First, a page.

The mighty cockroach can pack a powerful bite with 50 times more force than the bug's body weight, suggested a new research. The study indicates that cockroaches use a combination of fast and slow twitch muscle fibers to give their mandibles a 'force boost' that allows them to chew through tough substances.
The research shows that cockroaches activate these slow twitch muscle fibers only when chewing on tough material such as wood that requires repetitive, hard biting to generate a bite force 50 times stronger than their own body weight.
‘Cockroaches’ have a special set of muscles that make them bite with five times the force than a human can generate with their jaws.
Lead author Tom Weihmann from the University of Cambridge said, "As insects play a dominant role in many ecosystems, understanding the amount of force that these insects can exert through their mandibles is a pivotal step in better understanding behavioral and ecological processes and enabling bio-inspired engineering."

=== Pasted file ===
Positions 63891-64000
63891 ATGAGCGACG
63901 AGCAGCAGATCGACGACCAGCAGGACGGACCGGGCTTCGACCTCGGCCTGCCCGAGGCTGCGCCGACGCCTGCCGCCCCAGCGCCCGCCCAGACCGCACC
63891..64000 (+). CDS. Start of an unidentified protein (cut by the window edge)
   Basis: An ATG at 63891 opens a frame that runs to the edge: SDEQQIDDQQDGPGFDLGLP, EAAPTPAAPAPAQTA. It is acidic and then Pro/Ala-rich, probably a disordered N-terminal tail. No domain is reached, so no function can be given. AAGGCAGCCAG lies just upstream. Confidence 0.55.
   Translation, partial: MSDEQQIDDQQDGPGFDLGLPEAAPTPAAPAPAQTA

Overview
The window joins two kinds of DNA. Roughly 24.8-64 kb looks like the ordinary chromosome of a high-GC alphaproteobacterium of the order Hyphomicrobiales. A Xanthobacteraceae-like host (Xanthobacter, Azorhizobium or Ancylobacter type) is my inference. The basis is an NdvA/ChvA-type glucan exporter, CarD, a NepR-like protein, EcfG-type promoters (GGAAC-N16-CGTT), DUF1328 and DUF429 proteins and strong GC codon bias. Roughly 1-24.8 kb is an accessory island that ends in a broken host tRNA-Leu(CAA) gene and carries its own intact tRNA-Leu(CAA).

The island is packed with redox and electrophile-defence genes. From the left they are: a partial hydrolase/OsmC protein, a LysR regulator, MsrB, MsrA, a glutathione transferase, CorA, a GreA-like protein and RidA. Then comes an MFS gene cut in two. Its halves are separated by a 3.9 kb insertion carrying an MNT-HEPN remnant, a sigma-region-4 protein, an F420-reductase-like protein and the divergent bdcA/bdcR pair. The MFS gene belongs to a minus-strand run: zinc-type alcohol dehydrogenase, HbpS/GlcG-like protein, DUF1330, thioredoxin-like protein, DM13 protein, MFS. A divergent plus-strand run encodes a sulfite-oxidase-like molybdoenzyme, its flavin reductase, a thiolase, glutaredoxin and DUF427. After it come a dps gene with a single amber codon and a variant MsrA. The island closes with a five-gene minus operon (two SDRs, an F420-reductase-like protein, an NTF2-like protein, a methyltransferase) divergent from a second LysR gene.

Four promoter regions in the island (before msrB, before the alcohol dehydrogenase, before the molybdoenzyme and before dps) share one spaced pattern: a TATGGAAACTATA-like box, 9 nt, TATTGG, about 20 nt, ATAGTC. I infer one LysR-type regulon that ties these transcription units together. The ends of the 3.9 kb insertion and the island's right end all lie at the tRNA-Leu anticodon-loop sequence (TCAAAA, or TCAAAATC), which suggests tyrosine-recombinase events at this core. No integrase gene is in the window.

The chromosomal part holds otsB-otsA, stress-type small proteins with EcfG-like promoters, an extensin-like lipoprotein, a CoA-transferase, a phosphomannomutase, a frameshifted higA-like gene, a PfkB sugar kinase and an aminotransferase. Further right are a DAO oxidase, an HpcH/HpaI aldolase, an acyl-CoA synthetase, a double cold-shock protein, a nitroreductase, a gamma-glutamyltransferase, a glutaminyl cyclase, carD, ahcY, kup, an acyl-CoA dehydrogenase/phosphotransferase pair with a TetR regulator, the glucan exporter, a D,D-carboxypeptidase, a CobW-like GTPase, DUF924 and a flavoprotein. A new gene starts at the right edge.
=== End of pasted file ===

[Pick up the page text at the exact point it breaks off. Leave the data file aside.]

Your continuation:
Weihmann further added, "Insects provide a major part of the faunal biomass in many terrestrial ecosystems. Therefore they are an important food source but also crucial as decomposers of plants and animals. In this way they are crucial for material cycles and the ecological balance. We found that the American cockroach, Periplaneta americana, can generate a bite force around 50 times stronger than their own body weight. In relative terms that's about five times stronger than the force a human can generate with their jaws. Gaining a better understanding of how the delicate structure of the head capsule withstands such powerful forces over an insect's lifetime could also have interesting applications for bio-inspired engineering."
The study is published in PLOS ONE.